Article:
It is that behavior that Alvarez said is dangerous.

“It is really important because bicyclists are more at risk of suffering more injury than someone in a car,” Alvarez said.

Meyers said that is one of the main reasons she always stops at stop signs.

“I stopped because it is a stop sign,” Meyers said. “I think I learned in driver’s ed when I sixteen years old that that is what you do when you see a big red octagon.¬† All joking aside, I always stop. First of all it is the law, I know a lot of people feel like it is a loose law in some ways, but I just want to make sure people at the stop sign see me.”

According to Alvarez, information about the new diversion program for cyclists ticketed on campus will be included with the citations.

17 thoughts on “UAPD to follow up with enforcement of their own”
  1. I think all cyclists should follow traffic laws, all of them. I am glad to see UAPD enforce this. I do hope they do it equally to cars and bikes. The student who rolled through the stop sign who said she did it in a hurry, that is unacceptable. That is the same excuse drivers use.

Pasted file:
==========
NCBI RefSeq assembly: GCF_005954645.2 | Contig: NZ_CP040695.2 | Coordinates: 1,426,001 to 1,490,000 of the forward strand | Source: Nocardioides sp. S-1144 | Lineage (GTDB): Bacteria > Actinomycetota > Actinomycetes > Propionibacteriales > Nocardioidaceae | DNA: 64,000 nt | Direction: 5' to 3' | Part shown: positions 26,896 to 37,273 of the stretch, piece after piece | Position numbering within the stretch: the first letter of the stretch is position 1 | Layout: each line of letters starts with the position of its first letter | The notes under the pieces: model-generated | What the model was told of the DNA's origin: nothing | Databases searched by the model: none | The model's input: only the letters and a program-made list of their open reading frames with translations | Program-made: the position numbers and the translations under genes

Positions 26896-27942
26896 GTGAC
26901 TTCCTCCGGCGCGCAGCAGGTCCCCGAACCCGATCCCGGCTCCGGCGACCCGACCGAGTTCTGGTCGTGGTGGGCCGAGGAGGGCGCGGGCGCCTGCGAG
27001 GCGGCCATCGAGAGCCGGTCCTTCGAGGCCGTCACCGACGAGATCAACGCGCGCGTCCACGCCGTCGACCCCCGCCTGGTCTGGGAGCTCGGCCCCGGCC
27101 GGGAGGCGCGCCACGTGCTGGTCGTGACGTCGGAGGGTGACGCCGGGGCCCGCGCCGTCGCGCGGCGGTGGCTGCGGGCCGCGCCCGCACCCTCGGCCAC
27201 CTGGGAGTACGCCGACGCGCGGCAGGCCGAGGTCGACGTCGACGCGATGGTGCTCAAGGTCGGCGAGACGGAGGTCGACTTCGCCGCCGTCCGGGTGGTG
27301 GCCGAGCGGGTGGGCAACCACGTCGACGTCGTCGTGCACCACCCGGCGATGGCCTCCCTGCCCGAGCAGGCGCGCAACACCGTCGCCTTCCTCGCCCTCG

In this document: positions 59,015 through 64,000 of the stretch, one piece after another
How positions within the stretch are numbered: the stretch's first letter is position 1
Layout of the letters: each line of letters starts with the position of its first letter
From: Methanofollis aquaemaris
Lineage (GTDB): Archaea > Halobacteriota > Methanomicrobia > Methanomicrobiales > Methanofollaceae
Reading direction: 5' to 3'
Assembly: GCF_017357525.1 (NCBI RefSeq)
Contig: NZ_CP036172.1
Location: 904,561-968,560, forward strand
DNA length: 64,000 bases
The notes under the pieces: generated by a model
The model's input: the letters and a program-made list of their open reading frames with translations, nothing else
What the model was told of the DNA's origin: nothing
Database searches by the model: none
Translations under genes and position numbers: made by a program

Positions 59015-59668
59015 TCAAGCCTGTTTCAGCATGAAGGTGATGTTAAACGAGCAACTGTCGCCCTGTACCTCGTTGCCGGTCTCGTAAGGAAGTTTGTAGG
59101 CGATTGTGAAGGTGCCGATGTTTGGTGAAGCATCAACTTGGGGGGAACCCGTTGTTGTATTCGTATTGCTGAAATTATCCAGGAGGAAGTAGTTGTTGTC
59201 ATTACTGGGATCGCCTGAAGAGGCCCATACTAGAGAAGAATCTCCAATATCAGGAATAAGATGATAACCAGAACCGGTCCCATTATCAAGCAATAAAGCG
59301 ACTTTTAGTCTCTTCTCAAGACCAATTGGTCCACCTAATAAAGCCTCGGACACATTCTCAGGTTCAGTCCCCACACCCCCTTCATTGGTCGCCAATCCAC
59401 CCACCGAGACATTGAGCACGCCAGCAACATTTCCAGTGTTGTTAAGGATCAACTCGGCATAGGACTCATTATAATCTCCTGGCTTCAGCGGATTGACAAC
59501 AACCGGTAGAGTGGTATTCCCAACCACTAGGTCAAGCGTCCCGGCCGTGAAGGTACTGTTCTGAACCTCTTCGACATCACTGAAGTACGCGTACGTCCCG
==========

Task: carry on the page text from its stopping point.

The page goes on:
The more we follow the laws the better relationship we will have with them. I go out of my way to interact with people at work, out and about who complain about bikes. Their number one complaint is the braking of traffic laws and cyclists putting themselves in danger. If we want to be treated like “Traffic” then we must act like it. I would also like to see some sort of annual registration fee for bikes. Small mind you, but then that money used for bike lanes and other improvements. Cars have use fees for roads, why shouldn’t we?

  2. If they are pushing enforcement on cyclists they need to go after pedestrians too. The University area is extremely hazardous in that pedestrians constantly jump into the bikeway/roadway without looking/listening or paying attention to anything but their phones.

  3. No, no registration fees for bikes. Once that passes it will never be repealed again. We will never go back to the days of happy and free biking. If you want a new tax then tax cars and use the money for bike lanes and such, similar to taxing cigarettes to pay for health care. Tax cars to pay for bike facilities. Also, give people tax breaks and rebates for buying bikes.

  4. Bicycles go slow enough and have the braking power to stop quickly. They also have a very low power motor (the rider) that gets trashed by lots of starting and stopping. The law should be re-written so cyclists are allowed to treat a stop sign like a yield sign. There’s no getting around it, it’s critical that you slow down enough so you CAN stop if you have to. Some cyclists don’t even do that and they are the real problem.